|2||Notions de physique intérieure||16:57|
Within the elusive confines of this film awaits an unreleased album that defies categorisation by a musician who in a different time and space would be revered amongst some of the most important exponents of progressive rock, dark ambient, Krautrock and pioneering synthesiser composition - not to mention sound design and art-house film scores. As a protégé of François Bayle and Luc Ferrari who had studied classical music before immersing himself in found-sound manipulation and oscillators, Alain Pierre quickly became an enthusiastic go-to man for sound sculpture and technical studio proficiency in Belgium’s small film industry.
To the many generations of dedicated fans of the visual work of Philippe Druillet it might seem virtually impossible to adequately “score” the alien, futurist landscapes of the man who many called the “space architect” (on account of his space age reductions of Gothic cathedrals, Art Nouveau, and Indian temples), but once you have heard the sonic reactions of Alain Pierre on this the first-ever dedicated Druillet documentary, Ô Sidarta, complete with his own equivalent sound palette, it will be difficult to “hear” Druillet’s world via any other composer. Despite Druillet’s truly incredible record sleeve designs for projects like cosmic disco ensemble Black Sun, concept albums such as Attention by Jean-Pierre Mirouze (composer of Le Mariage Collectif), Parisian metal bands like Sortilège, gatefold portraits of Jimi Hendrix, later period albums by William Sheller and most relevantly on albums by Igor Wakhévitch (Docteur Faust, 1971) as well as separate releases by both Richard Pinhas and Georges Grünblatt (both from the cosmic prog outfit Heldon), it is fair to say that this criminally unreleased album by Alain Pierre would conjure up the closest synergy between sound and vision that either artist would come close to.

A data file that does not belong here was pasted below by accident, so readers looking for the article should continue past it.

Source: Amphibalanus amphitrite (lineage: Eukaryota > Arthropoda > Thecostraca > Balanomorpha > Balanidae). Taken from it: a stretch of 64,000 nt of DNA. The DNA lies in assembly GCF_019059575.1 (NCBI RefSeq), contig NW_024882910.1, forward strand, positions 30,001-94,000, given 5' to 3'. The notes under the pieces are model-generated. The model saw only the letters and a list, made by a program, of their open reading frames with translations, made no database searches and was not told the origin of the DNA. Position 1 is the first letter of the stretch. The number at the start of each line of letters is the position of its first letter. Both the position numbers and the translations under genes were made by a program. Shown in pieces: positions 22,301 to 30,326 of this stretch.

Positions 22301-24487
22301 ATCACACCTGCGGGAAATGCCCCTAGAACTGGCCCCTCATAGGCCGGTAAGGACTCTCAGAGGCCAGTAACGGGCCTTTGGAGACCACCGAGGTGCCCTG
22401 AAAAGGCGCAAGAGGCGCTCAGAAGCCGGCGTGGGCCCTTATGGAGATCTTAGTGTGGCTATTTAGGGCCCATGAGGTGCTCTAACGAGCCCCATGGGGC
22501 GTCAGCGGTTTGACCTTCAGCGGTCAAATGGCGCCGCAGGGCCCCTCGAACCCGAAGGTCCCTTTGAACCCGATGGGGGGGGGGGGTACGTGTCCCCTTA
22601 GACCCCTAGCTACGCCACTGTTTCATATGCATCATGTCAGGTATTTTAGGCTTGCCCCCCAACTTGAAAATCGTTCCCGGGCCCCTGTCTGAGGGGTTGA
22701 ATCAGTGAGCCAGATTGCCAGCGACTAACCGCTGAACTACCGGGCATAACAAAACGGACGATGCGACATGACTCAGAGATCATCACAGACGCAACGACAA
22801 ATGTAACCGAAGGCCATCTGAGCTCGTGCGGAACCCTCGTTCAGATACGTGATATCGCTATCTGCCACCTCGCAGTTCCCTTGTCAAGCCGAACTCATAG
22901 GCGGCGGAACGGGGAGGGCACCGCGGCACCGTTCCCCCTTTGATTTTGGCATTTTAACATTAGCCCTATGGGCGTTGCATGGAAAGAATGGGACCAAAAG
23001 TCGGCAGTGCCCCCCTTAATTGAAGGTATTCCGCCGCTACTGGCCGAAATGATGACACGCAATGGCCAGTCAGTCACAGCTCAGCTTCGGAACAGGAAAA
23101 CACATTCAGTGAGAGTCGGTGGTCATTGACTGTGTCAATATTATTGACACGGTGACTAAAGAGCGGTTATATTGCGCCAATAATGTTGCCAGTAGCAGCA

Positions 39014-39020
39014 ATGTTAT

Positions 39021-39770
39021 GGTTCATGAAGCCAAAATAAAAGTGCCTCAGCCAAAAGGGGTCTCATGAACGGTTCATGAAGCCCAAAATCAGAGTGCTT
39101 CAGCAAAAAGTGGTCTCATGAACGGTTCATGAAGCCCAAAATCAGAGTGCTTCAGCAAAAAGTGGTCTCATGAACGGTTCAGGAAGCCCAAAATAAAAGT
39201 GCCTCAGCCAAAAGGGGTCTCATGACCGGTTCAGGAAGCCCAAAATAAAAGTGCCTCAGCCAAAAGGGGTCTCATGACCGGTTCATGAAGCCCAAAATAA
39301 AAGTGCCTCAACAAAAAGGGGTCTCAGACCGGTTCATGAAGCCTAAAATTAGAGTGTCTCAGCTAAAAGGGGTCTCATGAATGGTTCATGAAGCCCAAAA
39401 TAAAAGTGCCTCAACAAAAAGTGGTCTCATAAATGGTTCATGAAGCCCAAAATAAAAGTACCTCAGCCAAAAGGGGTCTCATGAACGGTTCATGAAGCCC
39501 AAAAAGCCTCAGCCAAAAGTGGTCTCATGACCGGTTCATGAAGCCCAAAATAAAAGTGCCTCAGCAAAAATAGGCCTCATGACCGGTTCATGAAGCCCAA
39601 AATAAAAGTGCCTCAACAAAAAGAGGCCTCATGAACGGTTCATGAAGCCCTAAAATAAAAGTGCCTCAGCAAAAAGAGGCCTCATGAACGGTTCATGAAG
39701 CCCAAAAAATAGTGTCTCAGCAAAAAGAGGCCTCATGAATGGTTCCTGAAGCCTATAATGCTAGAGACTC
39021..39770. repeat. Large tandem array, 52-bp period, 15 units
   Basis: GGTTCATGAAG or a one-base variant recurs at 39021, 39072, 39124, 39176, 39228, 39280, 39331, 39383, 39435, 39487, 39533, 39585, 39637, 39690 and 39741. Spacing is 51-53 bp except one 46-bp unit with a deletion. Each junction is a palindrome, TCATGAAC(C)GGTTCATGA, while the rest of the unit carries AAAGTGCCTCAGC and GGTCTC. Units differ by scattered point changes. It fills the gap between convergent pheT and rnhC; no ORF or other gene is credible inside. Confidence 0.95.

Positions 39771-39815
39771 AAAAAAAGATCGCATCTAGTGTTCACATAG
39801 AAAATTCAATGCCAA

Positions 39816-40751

The almost twelve of continuous music that Alain Pierre supplied for Ô Sidarta in 1974 fortunately appears in its entirety, unedited, as it does here for the first time ever away from its original broadcasts. Broadcast on Belgian and French TV that autumn, the film received a warm reception from Druillet fans, prospective film producers and space rock fans lucky enough to catch the short feature.
Throughout his career Alain’s commitment to conceptual music excelled within both cinematic realms as well as with the live arena. Never shying away from the constraints of transporting heavy synthesiser technolog and unpredictable analogue equipment to public spaces, Alain took his self-initiated “live” work very seriously. It was within his lesser-documented performances that you would find the closest sound to the music on Ô Sidarta, proving that the Druillet collaboration was naturalistic and conceptually close to Alain’s personal stylistic agenda. A rare recording of a one-off concert at the Université libre de Bruxelles in October 1976 reveals a very similar set of movements and soundscapes found on Ô Sidarta. This rare artefact has been included on the second side of this record under its original title Notions de physique intérieure (Notions Of Interior Physics) and stands as a perfect companion piece to Ô Sidarta - complete with a very similar “kit list” including the welcome addition of an Arp Sequencer, a Korg Vocoder and a Theremin (a back line whose total would far surpass any stationary studio of the era never mind a live show!).
By looking back at his original composition for one of his very first solo soundtrack commissions, Ô Sidarta, you can hear that back in 1974 Alain had already successfully managed to combine more unlikely musical influences, experimental techniques, and previously unheard soundscapes and studio tricks in to one twelve-minute score than most musicians fail to cram in to a whole discography. But still there is so much music yet to be discovered and Ô Sidarta is just the tip of the iceberg in the middle of a cosmic sea. Much like a character from one of Philippe Druillet’s books, Alain Pierre is a rogue pilot, steering his own ship in to the unknown, uncharted, unnoticed and quite unbelievable.